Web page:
But because my first visit to the shelter required me reading books and watching documentary on teenagers with stories of life on the streets, sex addiction, graffiti etc. That prepared me and took away all that was supposed to send me running back to my car or to a pity party zone. What’s inside the minds of the people we ‘hang and dismiss” is deeper and commanding than we can ever imagine. Their stories changes with a look at their heart.

Their acceptance to recovery and salvation is far genuine compared to an everyday God fearing believer. Because they have wounds that are already open for all to see. What else is there to hide? Just a word of assurance, a term that defines their past, a hug that could be cold outwardly, yet comforting inside, a bible verse that could pretentiously be ignored while you’re there, but a remedy at night when crisis begins. A firm hand shake rather than a scrutinizing look of disgust, repulsion and antipathy. Stereotype keeps people from processing new or unexpected information about each individual, thus biasing the impression formation process.

Today, I am encouraging someone to reach out of their standard! to approach and love a stranger without boundary! Instead of loving the person and hating the sin, we treat people out of our norm as not worthy of our love or God’s love. We apply our morals to their lives and fight against their freedoms because of our beliefs. How else will they know our God? If not through our works!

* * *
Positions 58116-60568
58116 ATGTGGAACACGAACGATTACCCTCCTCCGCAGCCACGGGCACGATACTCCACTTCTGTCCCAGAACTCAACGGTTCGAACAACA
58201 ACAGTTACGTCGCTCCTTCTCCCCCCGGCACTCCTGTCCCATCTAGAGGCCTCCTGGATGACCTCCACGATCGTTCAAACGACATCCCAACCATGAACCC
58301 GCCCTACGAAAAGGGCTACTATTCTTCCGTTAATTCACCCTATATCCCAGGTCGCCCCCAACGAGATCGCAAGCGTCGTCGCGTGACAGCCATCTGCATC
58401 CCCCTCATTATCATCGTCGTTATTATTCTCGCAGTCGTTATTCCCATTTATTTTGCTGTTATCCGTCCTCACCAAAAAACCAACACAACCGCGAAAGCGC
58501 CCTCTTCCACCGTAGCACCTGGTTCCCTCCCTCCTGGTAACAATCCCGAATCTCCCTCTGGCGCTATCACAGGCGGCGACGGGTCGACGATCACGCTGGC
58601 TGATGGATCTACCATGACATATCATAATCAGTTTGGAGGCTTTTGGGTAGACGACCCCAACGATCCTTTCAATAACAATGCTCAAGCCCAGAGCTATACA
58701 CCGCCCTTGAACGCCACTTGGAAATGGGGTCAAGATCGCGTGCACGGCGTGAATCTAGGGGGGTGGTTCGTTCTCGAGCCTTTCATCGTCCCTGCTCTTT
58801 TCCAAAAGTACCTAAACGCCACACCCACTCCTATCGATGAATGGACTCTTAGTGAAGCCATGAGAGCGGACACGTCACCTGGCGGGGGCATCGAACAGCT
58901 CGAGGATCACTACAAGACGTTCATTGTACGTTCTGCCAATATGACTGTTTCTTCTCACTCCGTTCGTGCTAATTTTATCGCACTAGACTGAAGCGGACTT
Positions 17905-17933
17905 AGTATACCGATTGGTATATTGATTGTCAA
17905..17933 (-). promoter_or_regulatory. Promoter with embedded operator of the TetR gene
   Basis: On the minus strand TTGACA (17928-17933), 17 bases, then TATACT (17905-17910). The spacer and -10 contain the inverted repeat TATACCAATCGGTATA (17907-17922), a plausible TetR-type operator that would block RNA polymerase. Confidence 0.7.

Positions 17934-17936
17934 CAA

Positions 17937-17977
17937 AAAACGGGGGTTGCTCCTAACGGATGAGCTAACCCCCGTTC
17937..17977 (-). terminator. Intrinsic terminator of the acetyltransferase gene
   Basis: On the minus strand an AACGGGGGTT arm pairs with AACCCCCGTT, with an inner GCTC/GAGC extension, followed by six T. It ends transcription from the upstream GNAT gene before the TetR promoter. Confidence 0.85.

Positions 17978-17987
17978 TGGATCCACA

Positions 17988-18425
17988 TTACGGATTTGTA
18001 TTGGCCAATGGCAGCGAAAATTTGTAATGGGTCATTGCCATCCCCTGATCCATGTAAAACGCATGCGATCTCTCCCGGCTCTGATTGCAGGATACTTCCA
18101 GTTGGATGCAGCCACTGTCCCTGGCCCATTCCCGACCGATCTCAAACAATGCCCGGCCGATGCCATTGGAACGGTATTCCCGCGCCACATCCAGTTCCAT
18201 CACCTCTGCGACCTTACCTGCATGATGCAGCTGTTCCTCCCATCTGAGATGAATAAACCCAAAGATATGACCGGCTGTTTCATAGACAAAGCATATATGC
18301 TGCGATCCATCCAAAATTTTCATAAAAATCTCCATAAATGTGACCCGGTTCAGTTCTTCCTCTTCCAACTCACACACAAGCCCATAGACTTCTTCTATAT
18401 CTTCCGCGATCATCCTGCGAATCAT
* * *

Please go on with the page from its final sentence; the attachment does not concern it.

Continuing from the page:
May God help us all!


“Who say, “Keep to yourself, do not come near me, for I am too holy for you.” These are a smoke in my nostrils, a fire that burns all the day.

Isaiah 65:5



15 thoughts on “Our biases in ASSUMPTION and ACCEPTANCE of other people!

  1. Like always,succinctly edifying and deeply inspiring – well strung!

    On Wed, Jul 23, 2014 at 4:28 AM, #Moving Forward With Yinka wrote:

    > Anthonia posted: ” Just one look. A glimpse. A glance. A peek. And our > imagination starts running wild. If possible, our interpretation and > perception of what is placed on our laps is now portrayed as a footstool > for appraisal. For every one of us, at least ther” >


  2. Hello, got your link from Habeeba, been following your blog and really inspired reading it weekly. You’re doing an exceptional job, God bless.
    HADDIYAT, Abuja.


  3. Hey Yinka. Nice one. We’re all proud of you. Didn’t see you at Uncle’s burial, hope all is well. Please keep in touch. Love you.


  4. Hmmm. Ms Gansy. I really love this! You write with a passion like that of Flora Nwapka. Go ahead and make it grand dear.


  5. I love your article Yinka. Keep up the good work! May God open all of our eyes, especially us who profess Christ.
    Sister Folu.


  6. Dear friend, I am impressed by this write up. I am even more confident that it’s an easy message to relate to than a prepared sermon . You write from the heart of the stranger, like you have been in there before you effortlessly dive into the mindset of offloading a burning, one which they world has forgotten about. Excellent piece. Inspirational and eye opening. Permit me to re blog this for my ministry article. Keep it up, God Bless.
    Pastor Ernest.